Are too many Singaporeans expecting ‘an easy life’?


Through my work, I've had the privilege of interacting with thousands of students.

When students share their struggles with me, it becomes evident that this belief is deeply ingrained in them:

Life should be easy.

But should it, really?

Before I answer that question, let me tell you about two students I spoke to recently.

Student #1: I want to work in the media industry

After giving a talk at a local university, a student came up to me (I'll call her Mary) and began describing her job search difficulties.

Mary explained that she was studying economics, but that she really wanted to work in the media industry.

Unfortunately, all of her job applications to work in media companies had been rejected.

"I'm extremely passionate about the media industry. I'm so frustrated that I keep getting turned down!" Mary exclaimed.

"Mary, can I ask: What have you been doing to show your interest in the media industry? Have you been going for extra classes? Have you been trying to get some kind of certification?" I replied.

"You don't understand, Daniel. I live on campus. It's just so inconvenient to get out and go for extra classes," Mary answered.

Student #2: I want to find a job I love!

After delivering an assembly talk to a cohort of junior college students, a student (I'll call him Joe) enthusiastically approached me to ask for career advice.

Joe said, "I really want to find a career I love! How do you suggest that I go about doing that?"

I replied, "First, I highly recommend that you read these two books: What Colour is Your Parachute? and Do What You Are. These are excellent resources if you want to choose a suitable career."

Joe looked confused. "But, Daniel, I really don't like reading. I wouldn't be able to finish reading two books."

It's not just students

The conversations I had with Mary and Joe left me feeling puzzled.

Was it truly impossible for Mary to leave her university hostel to attend extra classes?

Was it that hard for Joe to read two books for the sake of his future career?

Somehow, Mary and Joe expected to be able to achieve their goals without too putting in any extra effort at all.

It's not just students who expect life to be easy.

Parents complain that teachers aren't doing enough in school.

Teachers complain that parents aren't doing enough at home.

Employees complain that their bosses aren't understanding enough.

Bosses complain that their employees aren't hardworking enough.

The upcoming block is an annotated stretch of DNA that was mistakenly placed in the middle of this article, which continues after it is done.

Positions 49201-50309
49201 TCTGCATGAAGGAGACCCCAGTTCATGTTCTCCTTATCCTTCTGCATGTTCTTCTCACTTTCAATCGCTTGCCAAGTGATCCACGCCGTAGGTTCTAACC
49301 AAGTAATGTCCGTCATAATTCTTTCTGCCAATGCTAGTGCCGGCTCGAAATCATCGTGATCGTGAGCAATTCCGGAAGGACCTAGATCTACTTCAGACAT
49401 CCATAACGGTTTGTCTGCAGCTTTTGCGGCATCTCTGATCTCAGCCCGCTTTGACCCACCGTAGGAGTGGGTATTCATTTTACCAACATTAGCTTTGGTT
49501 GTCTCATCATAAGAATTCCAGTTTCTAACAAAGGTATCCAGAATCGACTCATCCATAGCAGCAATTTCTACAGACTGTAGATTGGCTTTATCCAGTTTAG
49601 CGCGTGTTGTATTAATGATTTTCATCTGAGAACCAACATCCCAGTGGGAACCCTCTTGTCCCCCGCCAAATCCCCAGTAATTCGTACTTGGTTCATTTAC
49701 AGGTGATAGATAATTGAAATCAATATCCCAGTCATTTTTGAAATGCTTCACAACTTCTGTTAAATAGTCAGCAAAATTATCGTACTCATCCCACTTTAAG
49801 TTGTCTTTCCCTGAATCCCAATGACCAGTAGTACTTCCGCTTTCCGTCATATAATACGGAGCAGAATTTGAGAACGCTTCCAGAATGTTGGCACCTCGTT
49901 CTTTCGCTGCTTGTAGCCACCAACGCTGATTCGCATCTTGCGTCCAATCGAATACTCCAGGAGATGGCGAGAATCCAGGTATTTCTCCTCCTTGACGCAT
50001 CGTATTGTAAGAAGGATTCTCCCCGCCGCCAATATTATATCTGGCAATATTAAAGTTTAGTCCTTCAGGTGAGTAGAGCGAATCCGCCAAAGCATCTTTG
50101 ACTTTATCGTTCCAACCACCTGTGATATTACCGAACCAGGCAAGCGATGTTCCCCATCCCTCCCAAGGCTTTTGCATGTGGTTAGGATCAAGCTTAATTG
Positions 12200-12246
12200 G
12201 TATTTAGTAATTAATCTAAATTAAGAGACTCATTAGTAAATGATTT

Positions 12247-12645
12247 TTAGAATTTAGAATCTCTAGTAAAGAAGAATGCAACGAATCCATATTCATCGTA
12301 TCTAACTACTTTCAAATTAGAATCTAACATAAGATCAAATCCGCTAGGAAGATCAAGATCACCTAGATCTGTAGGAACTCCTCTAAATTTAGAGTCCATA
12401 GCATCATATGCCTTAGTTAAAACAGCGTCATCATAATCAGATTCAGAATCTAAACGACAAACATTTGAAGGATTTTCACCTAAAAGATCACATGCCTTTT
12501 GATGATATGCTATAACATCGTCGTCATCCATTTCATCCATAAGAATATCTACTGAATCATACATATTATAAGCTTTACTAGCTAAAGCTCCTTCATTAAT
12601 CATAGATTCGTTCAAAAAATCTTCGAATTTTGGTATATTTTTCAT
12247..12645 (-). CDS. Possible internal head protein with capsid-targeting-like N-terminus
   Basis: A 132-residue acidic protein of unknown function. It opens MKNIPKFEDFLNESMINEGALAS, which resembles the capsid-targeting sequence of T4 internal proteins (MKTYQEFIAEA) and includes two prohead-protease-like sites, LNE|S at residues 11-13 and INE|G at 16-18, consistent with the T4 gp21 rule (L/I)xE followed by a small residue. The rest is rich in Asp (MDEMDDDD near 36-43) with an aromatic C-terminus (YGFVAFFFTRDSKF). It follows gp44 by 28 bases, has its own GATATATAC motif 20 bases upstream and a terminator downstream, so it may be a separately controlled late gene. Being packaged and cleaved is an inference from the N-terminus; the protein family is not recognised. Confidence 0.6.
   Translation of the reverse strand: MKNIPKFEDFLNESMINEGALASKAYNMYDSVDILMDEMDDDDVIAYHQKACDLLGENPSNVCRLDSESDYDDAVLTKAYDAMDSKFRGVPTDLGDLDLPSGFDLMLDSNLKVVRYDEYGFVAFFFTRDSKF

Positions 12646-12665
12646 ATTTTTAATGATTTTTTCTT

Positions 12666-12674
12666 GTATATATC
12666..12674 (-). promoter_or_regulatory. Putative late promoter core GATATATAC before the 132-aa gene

Are you insane?

It seems like we all think that our situation is the worst. No matter how much or how little we have, we're convinced that we've received the short end of the stick.

Please don't misunderstand; I'm not saying that certain complaints or criticisms aren't justified.

I am, however, saying that we ought to question the unspoken belief, which many of us have, that life should be smooth-sailing all the time.

The fact of the matter is that we should expect life to be full of challenges and strife.

It's psychiatrist M. Scott Peck who observed: "The fundamental sign of mental health is the realisation that life is tough".

In other words, according to Dr. Peck, if you think that life should be easy, then you must be insane!

The privilege of the comfortable life

The comfortable life isn't a right -- it's a privilege.

Yes, there are things the government can do to make our country a better one to live in.

Yes, there are issues we need to grapple with as a society.

Yes, there are terrible, tragic things that occur in the world.

But there's hope, because in every problem lies an opportunity—a challenging opportunity.

It's an opportunity to become people of greater character, people of greater courage, people of greater commitment. At a deeper level, don't these traits matter more to us than leading a comfortable life?

So let's not waste this opportunity by rejecting challenges, or by believing that life should be easy.

Our country and our world are depending on us.

Daniel Wong is a learning and personal development expert, as well as a certified youth counselor. A sought-after speaker and coach, he is also the best-selling author of "The Happy Student: 5 Steps to Academic Fulfillment and Success". He offers programmes to help students attain exam excellence while also finding happiness and fulfillment, and to empower parents to motivate their unmotivated teenagers. He writes regularly at Download his FREE e-books, "The Unhappiness Manifesto: Do You Make These 150 Mistakes In The Pursuit Of Happiness?" and "Singapore Scholarship Guide: The $500,000 Decision". The views expressed are his own.